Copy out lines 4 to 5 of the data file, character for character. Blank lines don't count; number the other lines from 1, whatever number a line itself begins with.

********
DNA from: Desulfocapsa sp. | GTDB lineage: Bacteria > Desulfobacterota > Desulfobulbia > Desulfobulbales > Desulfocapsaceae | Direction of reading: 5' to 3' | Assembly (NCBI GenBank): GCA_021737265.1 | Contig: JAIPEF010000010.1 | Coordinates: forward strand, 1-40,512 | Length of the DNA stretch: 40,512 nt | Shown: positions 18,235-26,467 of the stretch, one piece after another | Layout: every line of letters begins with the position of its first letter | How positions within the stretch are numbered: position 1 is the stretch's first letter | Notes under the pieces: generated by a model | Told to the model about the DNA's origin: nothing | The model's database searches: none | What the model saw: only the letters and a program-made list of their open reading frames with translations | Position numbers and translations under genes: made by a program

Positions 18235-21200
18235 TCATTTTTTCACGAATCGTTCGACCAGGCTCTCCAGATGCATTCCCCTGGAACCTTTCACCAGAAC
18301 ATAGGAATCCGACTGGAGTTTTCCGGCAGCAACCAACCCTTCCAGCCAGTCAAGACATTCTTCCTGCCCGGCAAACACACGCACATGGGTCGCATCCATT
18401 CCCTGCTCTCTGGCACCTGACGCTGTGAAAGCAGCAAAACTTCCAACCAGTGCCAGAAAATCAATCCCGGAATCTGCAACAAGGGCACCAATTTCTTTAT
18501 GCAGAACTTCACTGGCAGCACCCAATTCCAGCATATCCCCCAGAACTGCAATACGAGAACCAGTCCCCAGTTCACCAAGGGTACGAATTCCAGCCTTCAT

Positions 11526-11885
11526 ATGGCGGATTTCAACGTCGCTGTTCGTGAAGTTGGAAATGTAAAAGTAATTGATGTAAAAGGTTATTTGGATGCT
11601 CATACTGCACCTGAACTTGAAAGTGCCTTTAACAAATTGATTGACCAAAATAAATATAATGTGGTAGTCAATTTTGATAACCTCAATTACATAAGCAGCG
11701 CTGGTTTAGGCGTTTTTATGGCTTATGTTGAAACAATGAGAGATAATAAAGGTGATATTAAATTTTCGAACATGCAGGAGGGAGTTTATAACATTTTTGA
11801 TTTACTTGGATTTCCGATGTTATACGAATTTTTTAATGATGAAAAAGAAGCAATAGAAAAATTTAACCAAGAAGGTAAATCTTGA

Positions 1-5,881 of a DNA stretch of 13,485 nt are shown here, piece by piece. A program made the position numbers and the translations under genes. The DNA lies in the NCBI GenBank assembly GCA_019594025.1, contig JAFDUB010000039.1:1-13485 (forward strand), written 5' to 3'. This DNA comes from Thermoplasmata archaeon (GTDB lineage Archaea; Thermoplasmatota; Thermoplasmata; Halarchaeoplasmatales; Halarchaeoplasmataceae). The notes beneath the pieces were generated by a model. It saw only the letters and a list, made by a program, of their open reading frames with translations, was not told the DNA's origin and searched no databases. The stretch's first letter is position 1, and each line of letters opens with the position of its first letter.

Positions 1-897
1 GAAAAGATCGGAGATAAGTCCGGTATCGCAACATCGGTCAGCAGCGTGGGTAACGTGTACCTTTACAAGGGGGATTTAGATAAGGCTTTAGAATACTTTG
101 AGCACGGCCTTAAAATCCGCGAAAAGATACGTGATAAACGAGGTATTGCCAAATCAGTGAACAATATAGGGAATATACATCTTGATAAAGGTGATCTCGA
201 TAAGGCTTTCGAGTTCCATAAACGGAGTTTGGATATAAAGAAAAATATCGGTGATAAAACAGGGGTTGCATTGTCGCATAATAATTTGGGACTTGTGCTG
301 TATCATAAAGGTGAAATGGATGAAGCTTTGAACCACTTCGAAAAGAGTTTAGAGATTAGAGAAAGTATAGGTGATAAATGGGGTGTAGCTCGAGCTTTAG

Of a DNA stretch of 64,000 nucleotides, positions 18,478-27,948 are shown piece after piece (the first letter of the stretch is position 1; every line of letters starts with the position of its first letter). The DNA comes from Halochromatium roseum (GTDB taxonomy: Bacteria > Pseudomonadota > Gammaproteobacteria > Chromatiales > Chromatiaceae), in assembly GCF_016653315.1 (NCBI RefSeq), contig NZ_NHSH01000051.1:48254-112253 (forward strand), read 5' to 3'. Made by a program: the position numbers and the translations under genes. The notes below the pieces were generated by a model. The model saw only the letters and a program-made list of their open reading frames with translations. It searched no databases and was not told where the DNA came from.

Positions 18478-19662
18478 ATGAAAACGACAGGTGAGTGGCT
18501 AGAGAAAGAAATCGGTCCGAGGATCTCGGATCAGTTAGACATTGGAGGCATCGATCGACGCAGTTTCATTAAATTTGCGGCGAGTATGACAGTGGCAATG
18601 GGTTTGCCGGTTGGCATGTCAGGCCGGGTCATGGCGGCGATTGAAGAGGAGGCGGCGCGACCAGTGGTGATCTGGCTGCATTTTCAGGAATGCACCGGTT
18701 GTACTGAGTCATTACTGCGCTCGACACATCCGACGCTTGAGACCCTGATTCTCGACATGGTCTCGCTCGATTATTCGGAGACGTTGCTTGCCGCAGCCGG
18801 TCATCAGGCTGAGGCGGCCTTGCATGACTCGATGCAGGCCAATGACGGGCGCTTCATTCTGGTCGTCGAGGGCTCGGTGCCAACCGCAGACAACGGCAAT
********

18301 ATAGGAATCCGACTGGAGTTTTCCGGCAGCAACCAACCCTTCCAGCCAGTCAAGACATTCTTCCTGCCCGGCAAACACACGCACATGGGTCGCATCCATT
18401 CCCTGCTCTCTGGCACCTGACGCTGTGAAAGCAGCAAAACTTCCAACCAGTGCCAGAAAATCAATCCCGGAATCTGCAACAAGGGCACCAATTTCTTTAT